“This is because it’s not a one-off app. It’s a utility tool that does everything you need it to do,” said Davison.

In 2012, Poynt expects to see further geographic expansion to the Asia/Pacific region. Adding these new territories, Poynt believes, will make the app’s user base grow from its current 12 million to an astounding 30 million.

Available on BlackBerry, iPhone, iPod Touch, Android, Nokia QT and Windows 7, click here to download Poynt for instant access to local information directly at your fingertips. 

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Jun 12, 2021

How changing your company's software code can prevent bias

Lisa Roberts, Senior Director ...
3 min
Removing biased terminology from software can help organisations create a more inclusive culture, argues Lisa Roberts, Senior Director of HR at Deltek

Two-third of tech professionals believe organizations aren’t doing enough to address racial inequality. After all, many companies will just hire a DEI consultant, have a few training sessions and call it a day. 

Wanting to take a unique yet impactful approach to DEI, Deltek, the leading global provider of software and solutions for project-based businesses, took a look at  and removed all exclusive terminology in their software code. By removing terms such as ‘master’ and ‘blacklist’ from company coding, Deltek is working to ensure that diversity and inclusion are woven into every aspect of their organization.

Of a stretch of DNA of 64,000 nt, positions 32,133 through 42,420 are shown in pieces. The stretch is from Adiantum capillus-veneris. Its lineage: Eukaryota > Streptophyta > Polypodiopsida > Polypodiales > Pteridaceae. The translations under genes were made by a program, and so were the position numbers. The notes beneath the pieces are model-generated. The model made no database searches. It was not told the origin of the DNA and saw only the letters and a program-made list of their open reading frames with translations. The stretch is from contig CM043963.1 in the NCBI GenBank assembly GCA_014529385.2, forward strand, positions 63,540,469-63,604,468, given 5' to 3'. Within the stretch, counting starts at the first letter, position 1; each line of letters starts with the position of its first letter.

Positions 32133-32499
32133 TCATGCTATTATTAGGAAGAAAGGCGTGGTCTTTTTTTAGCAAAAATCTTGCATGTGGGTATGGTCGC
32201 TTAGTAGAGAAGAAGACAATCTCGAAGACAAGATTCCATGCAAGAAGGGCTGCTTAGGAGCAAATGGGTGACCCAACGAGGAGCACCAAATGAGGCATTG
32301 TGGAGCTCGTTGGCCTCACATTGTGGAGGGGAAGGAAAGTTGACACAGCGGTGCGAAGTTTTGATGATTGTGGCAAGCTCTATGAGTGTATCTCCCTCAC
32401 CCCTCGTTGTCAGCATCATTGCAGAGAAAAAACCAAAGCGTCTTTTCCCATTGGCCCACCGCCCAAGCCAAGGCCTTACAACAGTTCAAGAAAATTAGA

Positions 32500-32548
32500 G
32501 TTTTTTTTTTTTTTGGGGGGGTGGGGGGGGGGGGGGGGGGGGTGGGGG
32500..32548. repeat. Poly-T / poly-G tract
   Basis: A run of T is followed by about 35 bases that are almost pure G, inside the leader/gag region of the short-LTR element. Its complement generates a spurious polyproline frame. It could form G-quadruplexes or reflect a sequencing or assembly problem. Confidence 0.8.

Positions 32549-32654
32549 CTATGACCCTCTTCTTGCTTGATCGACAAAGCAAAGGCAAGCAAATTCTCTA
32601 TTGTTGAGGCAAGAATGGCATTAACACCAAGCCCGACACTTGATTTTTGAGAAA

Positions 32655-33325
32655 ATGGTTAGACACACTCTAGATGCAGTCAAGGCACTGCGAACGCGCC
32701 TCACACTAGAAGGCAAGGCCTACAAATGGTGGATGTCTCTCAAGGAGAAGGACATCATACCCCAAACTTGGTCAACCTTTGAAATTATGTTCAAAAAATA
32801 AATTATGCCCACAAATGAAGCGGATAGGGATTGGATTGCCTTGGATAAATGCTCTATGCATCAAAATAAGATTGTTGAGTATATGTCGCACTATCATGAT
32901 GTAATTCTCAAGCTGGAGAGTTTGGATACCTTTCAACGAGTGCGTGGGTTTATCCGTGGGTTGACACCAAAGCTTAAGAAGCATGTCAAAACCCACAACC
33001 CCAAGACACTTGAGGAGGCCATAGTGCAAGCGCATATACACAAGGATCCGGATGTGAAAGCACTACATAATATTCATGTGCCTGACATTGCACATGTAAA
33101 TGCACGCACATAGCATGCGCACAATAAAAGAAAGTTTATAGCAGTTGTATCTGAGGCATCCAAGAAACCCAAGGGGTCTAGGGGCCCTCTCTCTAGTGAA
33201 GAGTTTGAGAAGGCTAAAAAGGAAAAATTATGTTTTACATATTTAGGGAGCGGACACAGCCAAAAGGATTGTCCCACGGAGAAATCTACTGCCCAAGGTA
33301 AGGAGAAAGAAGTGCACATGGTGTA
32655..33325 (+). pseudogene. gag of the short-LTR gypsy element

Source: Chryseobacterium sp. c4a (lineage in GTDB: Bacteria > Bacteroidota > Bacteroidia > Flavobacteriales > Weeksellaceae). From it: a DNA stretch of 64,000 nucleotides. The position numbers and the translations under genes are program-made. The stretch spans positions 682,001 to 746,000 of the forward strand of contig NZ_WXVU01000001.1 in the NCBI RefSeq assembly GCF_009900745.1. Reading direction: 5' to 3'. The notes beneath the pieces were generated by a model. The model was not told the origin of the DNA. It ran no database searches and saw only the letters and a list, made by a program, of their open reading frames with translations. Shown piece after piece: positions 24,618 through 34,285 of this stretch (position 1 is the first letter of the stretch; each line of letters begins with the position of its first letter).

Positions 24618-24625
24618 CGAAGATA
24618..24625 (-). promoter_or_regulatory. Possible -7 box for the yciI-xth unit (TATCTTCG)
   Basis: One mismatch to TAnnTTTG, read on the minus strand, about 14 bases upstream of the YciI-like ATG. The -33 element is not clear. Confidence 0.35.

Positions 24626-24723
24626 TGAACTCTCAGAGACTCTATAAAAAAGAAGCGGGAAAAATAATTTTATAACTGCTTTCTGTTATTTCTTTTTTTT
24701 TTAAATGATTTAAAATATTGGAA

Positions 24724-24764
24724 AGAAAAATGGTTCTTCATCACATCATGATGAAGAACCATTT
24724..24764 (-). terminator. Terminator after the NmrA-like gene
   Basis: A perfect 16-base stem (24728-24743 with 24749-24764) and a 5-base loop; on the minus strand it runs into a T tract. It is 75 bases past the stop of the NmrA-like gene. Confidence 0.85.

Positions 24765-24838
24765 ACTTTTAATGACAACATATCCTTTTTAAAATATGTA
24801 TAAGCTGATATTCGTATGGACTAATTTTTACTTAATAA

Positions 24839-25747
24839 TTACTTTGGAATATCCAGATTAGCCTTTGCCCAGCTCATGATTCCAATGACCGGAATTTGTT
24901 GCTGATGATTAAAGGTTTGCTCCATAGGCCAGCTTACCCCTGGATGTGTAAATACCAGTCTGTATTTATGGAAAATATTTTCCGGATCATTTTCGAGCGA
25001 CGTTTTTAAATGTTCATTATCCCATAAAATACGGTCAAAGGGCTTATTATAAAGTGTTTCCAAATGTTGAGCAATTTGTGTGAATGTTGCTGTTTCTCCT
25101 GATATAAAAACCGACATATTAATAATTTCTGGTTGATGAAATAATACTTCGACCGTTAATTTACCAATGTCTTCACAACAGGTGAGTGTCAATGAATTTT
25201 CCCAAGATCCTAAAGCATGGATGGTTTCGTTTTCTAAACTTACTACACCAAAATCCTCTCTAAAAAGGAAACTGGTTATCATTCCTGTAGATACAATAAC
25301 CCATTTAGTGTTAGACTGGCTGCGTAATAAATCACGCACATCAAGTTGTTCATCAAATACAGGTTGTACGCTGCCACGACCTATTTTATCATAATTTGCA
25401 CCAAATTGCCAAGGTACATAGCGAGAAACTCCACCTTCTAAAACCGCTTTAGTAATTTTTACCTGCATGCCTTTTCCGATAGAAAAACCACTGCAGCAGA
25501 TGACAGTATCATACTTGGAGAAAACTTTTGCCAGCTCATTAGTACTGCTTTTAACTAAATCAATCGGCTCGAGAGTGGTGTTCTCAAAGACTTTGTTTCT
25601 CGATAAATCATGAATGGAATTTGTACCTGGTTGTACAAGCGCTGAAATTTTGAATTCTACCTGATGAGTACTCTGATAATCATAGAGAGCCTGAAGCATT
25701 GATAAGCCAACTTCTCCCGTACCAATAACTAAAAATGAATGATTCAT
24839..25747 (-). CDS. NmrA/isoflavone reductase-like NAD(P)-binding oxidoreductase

Business Chief North America talks to Lisa Roberts, Senior Director of HR and Leader of Diversity & Inclusion at Deltek to find out more.

Why should businesses today care about removing company bias within their software code?  

We know that words can have a profound impact on people and leave a lasting impression. Many of the words that have been used in a technology environment were created many years ago, and today those words can be harmful to our customers and employees. Businesses should use words that will leave a positive impact and help create a more inclusive culture in their organization

What impact can exclusive terms have on employees?